Kia Carnival Ltd 2008 Review

Kia Carnival Ltd 2008 Review

Kia Carnival Ltd fq

Being the leader of a samba band (AKSamba), driving a car called a Carnival is very coincidental. In fact, the Carnival is so large I could take along seven more of the 50 band members to a gig, and fit some instruments in the back. Or some dancing girls in feathers and bikinis

When you’re loaded down with drums and dancing girls the electrically opening side doors and tailgate are a real help. I thought these would be a useless gimmick, but I used them a lot and not just times that included impressing friends. While walking back to the car I used the remote to open whichever door I needed and it’s ready for me to put things in by the time I arrived to the car. Then I pressed another button and the door closed while I got in the car, put the seat belt on and started it up. I never thought I’d relish laziness so much.

I also never thought I’d say this about a Kia, but the 3.8-litre V6 engine sounds fantastic and has 182kW and 343Nm – plenty of power to pull even the most amply built musicians. This is transferred to the front wheels via a five-speed automatic gearbox with sequential sports shift. Kia quotes 12.8l/100km fuel economy for the combined cycle and 302g CO2/km.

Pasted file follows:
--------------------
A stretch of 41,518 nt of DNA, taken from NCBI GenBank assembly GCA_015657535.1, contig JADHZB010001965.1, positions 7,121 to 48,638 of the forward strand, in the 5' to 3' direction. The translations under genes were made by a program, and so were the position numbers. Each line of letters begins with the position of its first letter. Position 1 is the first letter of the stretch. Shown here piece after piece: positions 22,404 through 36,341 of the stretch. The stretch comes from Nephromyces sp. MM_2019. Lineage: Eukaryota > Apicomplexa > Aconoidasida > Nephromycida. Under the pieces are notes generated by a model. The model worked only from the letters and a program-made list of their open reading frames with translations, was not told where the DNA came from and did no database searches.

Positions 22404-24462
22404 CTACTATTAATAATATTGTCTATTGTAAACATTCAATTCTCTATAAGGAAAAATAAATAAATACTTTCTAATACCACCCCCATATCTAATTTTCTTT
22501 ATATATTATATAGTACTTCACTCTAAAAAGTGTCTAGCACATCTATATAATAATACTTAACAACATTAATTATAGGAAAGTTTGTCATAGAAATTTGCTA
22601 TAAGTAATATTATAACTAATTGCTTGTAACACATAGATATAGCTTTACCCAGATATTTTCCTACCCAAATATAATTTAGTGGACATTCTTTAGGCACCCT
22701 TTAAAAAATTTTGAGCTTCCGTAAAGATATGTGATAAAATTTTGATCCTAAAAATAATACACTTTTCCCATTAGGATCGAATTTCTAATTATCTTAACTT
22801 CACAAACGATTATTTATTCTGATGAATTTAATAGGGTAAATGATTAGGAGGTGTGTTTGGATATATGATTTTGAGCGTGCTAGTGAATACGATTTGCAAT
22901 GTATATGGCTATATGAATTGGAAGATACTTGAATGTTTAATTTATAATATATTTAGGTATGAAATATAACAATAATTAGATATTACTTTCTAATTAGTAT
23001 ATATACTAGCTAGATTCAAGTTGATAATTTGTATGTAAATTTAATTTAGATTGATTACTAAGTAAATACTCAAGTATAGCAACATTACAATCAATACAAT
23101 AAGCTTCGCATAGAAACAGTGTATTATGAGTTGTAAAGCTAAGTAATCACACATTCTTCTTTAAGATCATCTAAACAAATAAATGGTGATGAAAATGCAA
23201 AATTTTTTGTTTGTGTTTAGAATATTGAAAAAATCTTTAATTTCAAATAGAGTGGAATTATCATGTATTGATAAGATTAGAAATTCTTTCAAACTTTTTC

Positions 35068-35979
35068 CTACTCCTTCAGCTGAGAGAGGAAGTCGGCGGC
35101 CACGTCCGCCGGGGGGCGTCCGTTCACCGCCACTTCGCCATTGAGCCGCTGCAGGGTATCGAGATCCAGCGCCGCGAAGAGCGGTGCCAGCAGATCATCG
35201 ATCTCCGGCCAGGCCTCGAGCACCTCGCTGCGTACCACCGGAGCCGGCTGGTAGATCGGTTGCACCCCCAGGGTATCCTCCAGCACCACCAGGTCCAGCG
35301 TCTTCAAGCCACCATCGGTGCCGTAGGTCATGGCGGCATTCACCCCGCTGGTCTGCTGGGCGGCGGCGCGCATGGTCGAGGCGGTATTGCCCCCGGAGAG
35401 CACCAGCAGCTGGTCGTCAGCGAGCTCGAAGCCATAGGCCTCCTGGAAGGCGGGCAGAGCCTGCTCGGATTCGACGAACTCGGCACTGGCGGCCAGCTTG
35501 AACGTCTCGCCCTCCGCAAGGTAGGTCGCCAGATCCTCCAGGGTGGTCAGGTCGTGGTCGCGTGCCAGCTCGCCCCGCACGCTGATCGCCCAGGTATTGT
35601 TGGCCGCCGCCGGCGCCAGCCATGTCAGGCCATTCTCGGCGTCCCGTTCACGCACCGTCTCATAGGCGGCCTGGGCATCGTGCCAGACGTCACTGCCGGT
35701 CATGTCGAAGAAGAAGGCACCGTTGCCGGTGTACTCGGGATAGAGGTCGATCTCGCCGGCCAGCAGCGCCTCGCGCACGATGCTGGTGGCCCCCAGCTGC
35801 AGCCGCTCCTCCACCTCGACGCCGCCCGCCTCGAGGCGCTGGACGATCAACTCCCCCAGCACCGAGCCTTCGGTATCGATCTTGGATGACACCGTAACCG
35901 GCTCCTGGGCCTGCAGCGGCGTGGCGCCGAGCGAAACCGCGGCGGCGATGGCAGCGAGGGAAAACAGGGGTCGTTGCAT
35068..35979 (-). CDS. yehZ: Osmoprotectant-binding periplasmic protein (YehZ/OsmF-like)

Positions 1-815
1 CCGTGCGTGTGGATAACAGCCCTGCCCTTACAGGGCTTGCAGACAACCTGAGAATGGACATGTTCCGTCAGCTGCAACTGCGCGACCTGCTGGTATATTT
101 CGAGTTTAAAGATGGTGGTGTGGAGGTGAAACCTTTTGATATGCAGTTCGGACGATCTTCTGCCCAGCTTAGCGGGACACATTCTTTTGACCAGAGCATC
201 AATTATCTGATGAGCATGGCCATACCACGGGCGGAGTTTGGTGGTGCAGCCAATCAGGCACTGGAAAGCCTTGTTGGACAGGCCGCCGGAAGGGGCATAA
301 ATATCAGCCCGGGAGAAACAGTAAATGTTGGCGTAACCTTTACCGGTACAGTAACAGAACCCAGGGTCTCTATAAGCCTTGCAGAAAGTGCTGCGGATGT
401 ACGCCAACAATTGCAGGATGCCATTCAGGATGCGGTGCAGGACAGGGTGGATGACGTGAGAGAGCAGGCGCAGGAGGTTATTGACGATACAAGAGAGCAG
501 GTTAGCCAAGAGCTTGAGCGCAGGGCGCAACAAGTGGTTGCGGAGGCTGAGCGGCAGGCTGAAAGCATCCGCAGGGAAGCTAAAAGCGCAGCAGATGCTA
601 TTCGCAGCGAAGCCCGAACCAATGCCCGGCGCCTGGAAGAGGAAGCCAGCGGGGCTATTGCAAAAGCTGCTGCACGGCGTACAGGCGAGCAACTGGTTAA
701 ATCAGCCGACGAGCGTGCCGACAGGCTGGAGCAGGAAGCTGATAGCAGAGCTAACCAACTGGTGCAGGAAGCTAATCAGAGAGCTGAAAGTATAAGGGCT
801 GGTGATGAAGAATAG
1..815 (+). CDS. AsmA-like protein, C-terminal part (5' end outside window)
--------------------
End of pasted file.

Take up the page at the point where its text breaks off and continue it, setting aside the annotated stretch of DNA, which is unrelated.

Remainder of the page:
The driving position is commanding. An eight-way electrically adjustable driver’s seat offers a comfy position, but not much lateral support. All eight seats get leather and are bathed in sound from an eight-speaker Infinity sound system connected to the six-stacker CD/MP3/radio unit. This, along with cruise control, can be controlled from the steering wheel.

Above the rear view mirror is a trip computer which features a compass, average fuel economy, and kilometres before you need to fill it up again. Above that is a fold down mirror that allows you to keep an eye on everyone in the back, and the buttons for the electric doors, tailgate and sunroof. Even the rear quarter-lights are electric, controlled via switches on the armrest.

The Carnival’s exterior styling is a tad bland compared to some other MPVs (e.g. Citroen’s Picasso¬†– read the review here), but the engine’s responsiveness and power more than makes up for that. Its shape reminds me of the first Renault Espace that defined the MPV segment back in 1984.

It served us very well in our three-day test, picking up new team member Ben from the airport in rush hour, delivering a Classic Car subscription prize (a huge roll of garage flooring) to Whangaparaoa, and driving around town gathering trophies, lecterns and other bits and bobs for this weekend’s NZ Drift Series at Manfeild.

The Carnival fits a mammoth 912 litres of storage, and that’s because it’s a large car. At 5.13m long and almost 2m wide check your garage first! The seating configuration is versatile with the third row being able to be folded into a rear cavity to create a flat floor, and the second row can be removed completely forming a space of almost van-like proportions.

Stopping all two tonnes of the Carnival is accomplished with hydraulic vacuum power-assisted ABS brakes with electronic brake force distribution (EBD) and electronic stability control (ESP). Ventilated disks at the front and solid discs at the back do their best and the Carnival Ltd’s 235/60R17 tyres (on 17-inch mags) seem to haul the Kia up fairly smartly. These tyres can’t cope with quick changes of direction, though, the main gripe of the Carnival being early understeer (mental note: drive slower around corners).